The Dave Matthews Band’s new album, “Big Whiskey and the GrooGrux King,” (out June 2) is a tribute, in large part, to saxophonist LeRoi Moore, who passed away last August at the age of 46 following injuries incurred in an ATV accident. Just a couple of years ago, however, relations between the group’s members became badly strained.
“As far as our friendships, we’d not been in top form,” admits frontman Dave Matthews. “And in the last few years we have taken the time to rediscover each other, so to speak.”
After the break, Matthews talks about “Big Whiskey...,” how the band dragged themselves back from the brink, and his fond memories of Moore’s foul-mouthed ways.
Entertainment Weekly: “Grux” was LeRoi’s nickname. But where does the “Big Whiskey” part of the CD’s title come from?
Dave Matthews: LeRoi certainly liked “big whiskey.” But that came from a drunken harmonica player walking down the streets of New Orleans when we were recording the album who would play harmonica and then announce that he needed a “big whiskey.” That was his way of courting cash. We thought “Big Whiskey and the GrooGrux King” had a sort of a grown-up fairy tale-sound to it.
It also sounds like a buddy comedy about a cowboy and an alien.
It sort of does, doesn’t it? It certainly invites one to imagine a story. I think this is the band’s best album. We have the spontaneity of our live performances but mixed in with some carefully, carefully crafted music. I’m sure there are fans that will argue. But I don’t care what they say. They’re wrong.
At what stage in the making of the album did LeRoi pass?
We had written the music for the lion’s share of the album and I had lyrically finished three songs. We were halfway. But LeRoi’s playing is all over the record. We did these spontaneous improvisations a little over a year ago, then we went to Seattle a couple of months later and twisted those into song forms, and then I wrote the lyrics and the melodies on top. The good fortune was that we had LeRoi playing in both those sessions. He has a real presence. The lion’s share of the saxophone is LeRoi and we were very careful about that.
While the album acts as a tribute to LeRoi, it isn’t a downbeat CD.
Well, there’s a lot of joy that was happening in our relationships before Roi died. And Roi was part of that process. It’s sad that the time when he was maybe the most happy I’ve ever known him was the time he was taken from us. But in another sense, I guess that was a good thing.
How bad did things get within the DMB ranks?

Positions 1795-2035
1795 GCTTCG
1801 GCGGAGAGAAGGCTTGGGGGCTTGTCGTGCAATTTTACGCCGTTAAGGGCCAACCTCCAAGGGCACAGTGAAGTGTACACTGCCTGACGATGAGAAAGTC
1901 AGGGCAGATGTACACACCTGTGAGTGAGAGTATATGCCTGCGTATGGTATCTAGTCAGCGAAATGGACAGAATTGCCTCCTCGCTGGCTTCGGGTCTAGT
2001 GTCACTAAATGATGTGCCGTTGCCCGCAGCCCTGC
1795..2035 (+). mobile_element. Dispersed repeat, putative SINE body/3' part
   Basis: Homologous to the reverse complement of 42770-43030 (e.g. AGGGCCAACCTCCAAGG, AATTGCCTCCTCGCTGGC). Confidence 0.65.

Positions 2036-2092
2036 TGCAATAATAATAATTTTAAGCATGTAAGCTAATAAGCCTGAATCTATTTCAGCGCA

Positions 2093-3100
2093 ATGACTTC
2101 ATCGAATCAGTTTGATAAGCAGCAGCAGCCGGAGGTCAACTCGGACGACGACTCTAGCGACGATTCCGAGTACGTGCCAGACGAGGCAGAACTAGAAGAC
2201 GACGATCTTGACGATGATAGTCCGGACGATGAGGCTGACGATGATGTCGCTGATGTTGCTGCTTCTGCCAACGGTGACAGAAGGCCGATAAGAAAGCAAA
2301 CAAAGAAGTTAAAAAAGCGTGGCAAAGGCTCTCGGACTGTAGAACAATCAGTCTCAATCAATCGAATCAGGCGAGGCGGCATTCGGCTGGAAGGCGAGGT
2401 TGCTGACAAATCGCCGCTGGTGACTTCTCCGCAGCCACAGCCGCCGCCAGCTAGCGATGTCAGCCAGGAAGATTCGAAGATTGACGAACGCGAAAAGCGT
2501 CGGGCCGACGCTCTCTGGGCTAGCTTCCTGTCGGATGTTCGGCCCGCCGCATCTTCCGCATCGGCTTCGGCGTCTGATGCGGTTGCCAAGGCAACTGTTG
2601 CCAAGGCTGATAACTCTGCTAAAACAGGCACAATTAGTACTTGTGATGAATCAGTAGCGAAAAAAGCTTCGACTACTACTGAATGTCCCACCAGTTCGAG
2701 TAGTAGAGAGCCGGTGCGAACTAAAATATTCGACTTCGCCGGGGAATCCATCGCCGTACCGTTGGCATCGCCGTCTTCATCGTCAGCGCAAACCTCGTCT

It actually came to a head a couple of years ago. We hadn’t put out an album for a while and the album that we did put out (2005’s Mark Batson-produced “Stand Up”) wasn’t us. I feel like it should have said “Dave Matthews Band featuring Mark Batson.” There’s some great songs on (2002’s Glen Ballard-produced) “Everyday,” but I think that should have said “Dave Matthews Band featuring Glen Ballard.” I think we started to get lost right around towards the end of making the third album, (1998’s) Before These Crowded Streets. The stuff after that, although there’s many good things about it, I think it was not our best work. For a while we’d been in a holding pattern as far as how we were playing with each other. And it did get to a point where I threw my hands up in the air and said “There’s no point to this.” I had a lot of conversations with Roi, a lot of conversations with Carter [Beauford, DMB drummer] about, “How the hell do we go on if we can’t all communicate?”
What exactly was the problem?
I think it was just we’d been together for so long. When you’re in a marriage or a work relationship for more than a decade small things become big things. I’m sure when I first met Carter and Roi it didn’t really matter that I snort like a pig quite often. But I bet you after 12 years it sounded like fingernails against a chalkboard. You forget to count the blessings. I think the music suffered. Or at least it didn’t accelerate, like I feel like it has on this album.
Did the improvisational sessions help rekindle the band relationships?
It happened a little before that. It came to a head. I blew up and threw my hands up in the air and everyone basically said, “Exactly!” We all said, “Let’s fix it.” That was about two years ago. We began to talk openly about everything, and that’s what allowed the music to explode again.
It does sound like you’re having fun on the album: the opening instrumental. “Grux” is fairly mournful instrumental that showcases LeRoi, but it leads straight into the sex-drenched “Shake Me Like A Monkey.”
“Grux” was one of the spontaneous inventions from the very beginning of the sessions, and I always loved it. Quite early on I had this idea that I wanted that song to run straight up against “Shake Me.” For some strange reason I thought that honored Roi in a way that would have made him laugh really hard. Going from “Grux” into this almost Earth Wind & Fire kind of lusty, late-night song, I think he would have laughed pretty loudly if he had heard that. He might have cursed us out too. But in a good way. When he was in good form he would say “F--- y’all.” One of the last conversations I had with him, he’d just been injured and we went to see him at the hospital. Carter and I were on either side of him and he hadn’t been communicating. But we started teasing him and he said, “F--- y’all.” That came out in this weak little voice. But there was no doubt what he was saying.